Incidentally, the vendor that was going to make a presentation about leasing the system is not even in the cable TV business. They are a manufacturer of network equipment. Apparently Jack and Dave are not able to tell the difference between an equipment vendor and a cable TV operator.

Allied Telesis is a telecommunications company, formerly Allied Telesyn. Headquartered in Japan, their North American headquarters are in Bothell, Washington, a suburb of Seattle. Founded in 1987, the company is a global provider of secure Ethernet/IP access solutions and an industry leader in the deployment of IP triple play networks over copper and fiber access infrastructure.

"IP triple play", apparently RMA also wants to be your phone company!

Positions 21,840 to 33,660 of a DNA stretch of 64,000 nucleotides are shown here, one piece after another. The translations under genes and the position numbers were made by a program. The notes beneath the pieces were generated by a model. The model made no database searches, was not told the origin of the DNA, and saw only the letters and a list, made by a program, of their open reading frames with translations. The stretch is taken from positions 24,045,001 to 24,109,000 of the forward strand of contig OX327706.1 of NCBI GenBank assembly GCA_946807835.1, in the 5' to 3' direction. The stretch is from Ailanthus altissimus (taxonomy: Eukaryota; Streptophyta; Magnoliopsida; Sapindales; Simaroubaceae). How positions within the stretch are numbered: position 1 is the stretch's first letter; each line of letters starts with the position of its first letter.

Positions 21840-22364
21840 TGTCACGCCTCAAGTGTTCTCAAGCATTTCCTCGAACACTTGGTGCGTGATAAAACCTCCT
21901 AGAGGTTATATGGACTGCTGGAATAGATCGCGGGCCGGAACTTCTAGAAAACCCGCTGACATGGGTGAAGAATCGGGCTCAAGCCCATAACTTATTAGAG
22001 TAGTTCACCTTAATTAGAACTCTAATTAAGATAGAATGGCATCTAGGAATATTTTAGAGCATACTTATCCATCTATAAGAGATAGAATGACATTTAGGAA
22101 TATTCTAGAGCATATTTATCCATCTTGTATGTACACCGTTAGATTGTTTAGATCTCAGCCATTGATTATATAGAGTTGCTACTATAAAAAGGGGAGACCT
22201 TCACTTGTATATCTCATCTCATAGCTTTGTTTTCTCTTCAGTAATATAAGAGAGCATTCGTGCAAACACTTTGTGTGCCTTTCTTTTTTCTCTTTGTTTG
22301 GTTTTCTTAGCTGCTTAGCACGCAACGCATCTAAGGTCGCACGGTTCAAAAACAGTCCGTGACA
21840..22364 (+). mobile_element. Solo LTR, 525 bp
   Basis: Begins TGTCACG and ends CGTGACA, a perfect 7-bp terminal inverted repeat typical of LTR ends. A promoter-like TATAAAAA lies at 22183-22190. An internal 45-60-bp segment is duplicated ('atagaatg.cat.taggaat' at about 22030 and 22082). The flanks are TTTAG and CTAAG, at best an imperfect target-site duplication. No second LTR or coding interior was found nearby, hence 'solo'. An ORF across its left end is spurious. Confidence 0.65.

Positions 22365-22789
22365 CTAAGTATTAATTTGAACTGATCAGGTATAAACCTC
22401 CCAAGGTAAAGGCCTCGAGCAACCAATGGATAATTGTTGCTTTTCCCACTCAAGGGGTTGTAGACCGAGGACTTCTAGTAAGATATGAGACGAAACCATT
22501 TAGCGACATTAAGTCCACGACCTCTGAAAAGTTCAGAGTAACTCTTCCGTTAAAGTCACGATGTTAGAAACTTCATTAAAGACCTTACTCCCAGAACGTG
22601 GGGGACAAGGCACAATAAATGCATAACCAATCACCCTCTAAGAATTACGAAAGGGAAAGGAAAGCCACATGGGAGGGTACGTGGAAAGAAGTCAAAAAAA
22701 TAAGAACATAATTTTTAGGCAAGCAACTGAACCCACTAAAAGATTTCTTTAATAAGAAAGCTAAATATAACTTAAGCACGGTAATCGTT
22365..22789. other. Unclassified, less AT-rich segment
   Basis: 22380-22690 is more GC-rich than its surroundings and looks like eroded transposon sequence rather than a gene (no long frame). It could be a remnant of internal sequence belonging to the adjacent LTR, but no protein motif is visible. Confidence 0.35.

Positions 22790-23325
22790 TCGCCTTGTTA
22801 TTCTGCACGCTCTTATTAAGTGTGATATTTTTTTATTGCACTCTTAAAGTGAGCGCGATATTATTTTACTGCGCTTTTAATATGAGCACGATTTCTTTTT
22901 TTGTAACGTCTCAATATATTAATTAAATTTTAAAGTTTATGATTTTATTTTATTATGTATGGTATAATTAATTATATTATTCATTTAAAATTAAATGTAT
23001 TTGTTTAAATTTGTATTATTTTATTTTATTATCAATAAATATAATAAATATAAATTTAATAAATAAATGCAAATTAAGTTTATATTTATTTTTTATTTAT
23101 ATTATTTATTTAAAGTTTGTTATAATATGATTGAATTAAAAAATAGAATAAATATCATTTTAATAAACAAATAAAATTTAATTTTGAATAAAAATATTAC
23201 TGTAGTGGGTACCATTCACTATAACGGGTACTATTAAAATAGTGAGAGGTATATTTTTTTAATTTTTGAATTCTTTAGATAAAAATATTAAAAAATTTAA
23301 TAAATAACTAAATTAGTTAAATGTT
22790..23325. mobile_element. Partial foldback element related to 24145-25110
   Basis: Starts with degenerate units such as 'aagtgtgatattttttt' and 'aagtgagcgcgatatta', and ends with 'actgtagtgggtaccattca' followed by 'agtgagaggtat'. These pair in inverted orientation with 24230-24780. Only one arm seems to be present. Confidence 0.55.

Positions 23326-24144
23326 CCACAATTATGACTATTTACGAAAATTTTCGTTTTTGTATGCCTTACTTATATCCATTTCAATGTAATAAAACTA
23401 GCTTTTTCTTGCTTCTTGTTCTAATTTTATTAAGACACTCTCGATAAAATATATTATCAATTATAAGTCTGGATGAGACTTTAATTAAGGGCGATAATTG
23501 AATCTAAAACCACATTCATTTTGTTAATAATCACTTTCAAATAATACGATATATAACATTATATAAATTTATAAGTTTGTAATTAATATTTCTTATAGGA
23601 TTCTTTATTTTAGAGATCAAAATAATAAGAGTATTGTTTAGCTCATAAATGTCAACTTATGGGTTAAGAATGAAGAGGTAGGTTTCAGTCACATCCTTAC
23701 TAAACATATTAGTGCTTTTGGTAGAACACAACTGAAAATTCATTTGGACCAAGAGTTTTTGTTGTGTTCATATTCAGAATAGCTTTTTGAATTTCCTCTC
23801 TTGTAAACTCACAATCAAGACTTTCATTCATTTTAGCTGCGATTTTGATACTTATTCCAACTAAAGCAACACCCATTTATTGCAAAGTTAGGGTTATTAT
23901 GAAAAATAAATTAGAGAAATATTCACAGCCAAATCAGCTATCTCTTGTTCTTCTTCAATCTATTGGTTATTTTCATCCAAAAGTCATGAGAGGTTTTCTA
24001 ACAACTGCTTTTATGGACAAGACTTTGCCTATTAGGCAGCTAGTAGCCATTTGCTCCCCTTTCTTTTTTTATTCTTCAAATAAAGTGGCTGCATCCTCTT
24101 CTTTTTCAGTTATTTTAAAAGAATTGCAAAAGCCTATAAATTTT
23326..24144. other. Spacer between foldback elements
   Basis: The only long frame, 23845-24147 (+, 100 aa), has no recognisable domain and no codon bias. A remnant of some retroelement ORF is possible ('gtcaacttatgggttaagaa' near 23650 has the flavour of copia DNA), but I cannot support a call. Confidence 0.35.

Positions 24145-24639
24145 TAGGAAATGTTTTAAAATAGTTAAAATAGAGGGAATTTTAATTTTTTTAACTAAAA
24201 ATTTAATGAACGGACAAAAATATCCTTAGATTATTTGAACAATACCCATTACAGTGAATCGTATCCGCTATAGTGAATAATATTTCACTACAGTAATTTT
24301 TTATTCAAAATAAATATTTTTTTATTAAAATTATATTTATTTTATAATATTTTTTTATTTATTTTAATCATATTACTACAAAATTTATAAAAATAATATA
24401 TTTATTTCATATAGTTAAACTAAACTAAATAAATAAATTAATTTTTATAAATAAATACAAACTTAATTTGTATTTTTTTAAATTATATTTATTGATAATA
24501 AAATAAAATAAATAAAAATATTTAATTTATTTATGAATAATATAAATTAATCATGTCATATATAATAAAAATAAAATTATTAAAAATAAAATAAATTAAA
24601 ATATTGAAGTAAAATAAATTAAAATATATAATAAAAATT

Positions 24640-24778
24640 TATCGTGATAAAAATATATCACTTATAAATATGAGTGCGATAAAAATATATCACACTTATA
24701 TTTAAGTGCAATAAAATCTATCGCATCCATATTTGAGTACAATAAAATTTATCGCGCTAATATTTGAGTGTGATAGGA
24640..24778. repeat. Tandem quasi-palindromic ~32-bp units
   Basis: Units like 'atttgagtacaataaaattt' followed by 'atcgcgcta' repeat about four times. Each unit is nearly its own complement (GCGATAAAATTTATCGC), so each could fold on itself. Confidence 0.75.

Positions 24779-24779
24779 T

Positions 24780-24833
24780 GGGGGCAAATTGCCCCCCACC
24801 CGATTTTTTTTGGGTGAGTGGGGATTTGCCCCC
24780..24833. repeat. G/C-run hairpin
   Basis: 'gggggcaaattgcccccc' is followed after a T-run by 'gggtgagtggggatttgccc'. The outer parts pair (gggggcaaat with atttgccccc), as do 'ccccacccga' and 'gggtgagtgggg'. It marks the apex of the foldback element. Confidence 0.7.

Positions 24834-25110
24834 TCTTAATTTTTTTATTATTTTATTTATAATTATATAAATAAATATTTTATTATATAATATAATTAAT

John T Weatherford

Mike Burnett's picture
Joined: 07/31/2007
Posts: 183
Post rating: 0

The whole is not equal to the sum of its parts!

The RMA Board is burying their head over the Cable Television issue.  The General Manager thinks that by making some improvements, that residents will cancel their dish subscriptions?  I think the board is making some potent koolaid at their meetings.  The service simply will never compare to the commercial service providers.